March 26, 2012

Sharron Singleton

ICE FISHING

It was never easy—my mother’s blond
                German energy,

my father’s melancholy, black-Irish
                demons,

abiding together in the same
                small house

for fifty-five years; the endless, almost
                wordless battle

over the bottle and her uncontrollable
                cheerfulness.

The night my father died, through
                held back tears,

my mother simply said,
                I loved him.

Oh, who has words to speak of it,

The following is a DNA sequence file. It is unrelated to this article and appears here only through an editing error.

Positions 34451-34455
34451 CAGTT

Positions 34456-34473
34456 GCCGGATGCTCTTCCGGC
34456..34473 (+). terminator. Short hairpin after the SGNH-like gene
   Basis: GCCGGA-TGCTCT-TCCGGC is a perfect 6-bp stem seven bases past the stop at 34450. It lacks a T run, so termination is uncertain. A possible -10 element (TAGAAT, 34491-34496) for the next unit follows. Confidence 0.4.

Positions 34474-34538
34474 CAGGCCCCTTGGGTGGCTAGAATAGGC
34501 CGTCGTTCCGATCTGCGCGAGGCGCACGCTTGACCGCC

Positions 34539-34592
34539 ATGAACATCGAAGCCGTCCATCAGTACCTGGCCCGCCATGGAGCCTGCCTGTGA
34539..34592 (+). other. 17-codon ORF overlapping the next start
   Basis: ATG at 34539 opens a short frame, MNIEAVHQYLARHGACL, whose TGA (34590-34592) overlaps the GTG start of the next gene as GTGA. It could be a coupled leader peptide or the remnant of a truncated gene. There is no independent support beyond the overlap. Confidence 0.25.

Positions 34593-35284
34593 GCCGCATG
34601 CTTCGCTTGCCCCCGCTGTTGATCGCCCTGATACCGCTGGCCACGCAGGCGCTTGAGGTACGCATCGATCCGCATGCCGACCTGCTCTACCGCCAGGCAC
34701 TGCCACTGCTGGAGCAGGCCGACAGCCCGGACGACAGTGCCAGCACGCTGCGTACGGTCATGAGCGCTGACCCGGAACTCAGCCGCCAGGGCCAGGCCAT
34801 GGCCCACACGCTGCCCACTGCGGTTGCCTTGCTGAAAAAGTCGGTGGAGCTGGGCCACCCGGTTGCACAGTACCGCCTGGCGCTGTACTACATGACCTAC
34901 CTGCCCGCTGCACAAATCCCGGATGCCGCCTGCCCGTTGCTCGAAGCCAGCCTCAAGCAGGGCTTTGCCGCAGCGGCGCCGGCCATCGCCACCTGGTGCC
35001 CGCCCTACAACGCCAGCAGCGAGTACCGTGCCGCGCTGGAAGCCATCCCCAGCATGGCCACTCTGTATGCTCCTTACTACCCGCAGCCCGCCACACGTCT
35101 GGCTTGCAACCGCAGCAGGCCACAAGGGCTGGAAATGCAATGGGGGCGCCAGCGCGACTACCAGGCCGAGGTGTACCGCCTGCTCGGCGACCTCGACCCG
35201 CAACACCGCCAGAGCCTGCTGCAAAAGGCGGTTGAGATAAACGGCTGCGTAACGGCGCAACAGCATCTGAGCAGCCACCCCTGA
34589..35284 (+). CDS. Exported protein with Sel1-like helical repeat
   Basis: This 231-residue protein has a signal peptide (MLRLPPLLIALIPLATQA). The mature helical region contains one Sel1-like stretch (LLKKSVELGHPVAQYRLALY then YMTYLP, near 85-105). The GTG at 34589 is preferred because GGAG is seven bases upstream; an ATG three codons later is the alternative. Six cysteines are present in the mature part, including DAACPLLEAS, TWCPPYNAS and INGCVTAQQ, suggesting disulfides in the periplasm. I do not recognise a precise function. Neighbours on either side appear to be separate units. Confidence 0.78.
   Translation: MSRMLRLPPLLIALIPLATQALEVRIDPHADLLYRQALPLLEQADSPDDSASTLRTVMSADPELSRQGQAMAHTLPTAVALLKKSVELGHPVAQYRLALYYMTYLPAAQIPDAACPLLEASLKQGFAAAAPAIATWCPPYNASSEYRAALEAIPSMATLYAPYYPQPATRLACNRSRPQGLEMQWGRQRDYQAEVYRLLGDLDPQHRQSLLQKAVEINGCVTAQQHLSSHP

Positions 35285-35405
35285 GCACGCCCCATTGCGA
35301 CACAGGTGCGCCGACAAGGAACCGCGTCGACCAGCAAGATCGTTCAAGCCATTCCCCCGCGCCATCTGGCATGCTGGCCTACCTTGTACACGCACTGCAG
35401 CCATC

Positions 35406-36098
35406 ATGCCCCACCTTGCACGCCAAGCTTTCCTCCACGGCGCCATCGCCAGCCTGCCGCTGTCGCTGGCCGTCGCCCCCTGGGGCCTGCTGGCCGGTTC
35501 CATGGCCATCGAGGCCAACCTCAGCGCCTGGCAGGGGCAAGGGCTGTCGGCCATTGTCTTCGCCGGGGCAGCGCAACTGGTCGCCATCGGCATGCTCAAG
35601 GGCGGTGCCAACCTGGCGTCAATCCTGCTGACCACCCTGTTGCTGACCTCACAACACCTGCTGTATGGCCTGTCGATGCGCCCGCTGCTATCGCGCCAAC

to speak

of the winters of those days when
                the lake

was always frozen, when
                my father built

an ice shanty, spudded through
                a foot of ice

to sit in the close heated shack
                as if

in the darkness of a heart’s chamber,
                to drop

a line through the hole, the red and white
                bobber floating,

skim of ice already forming. I love
                that my mother

loved this in him, his wanting to sink
                a hook

into black water, the long chilled wait,
                then to wrench

from the depths a gasp
                of bright living,

and to let what could not be snared
                be unsnared.

from Rattle #25, Summer 2006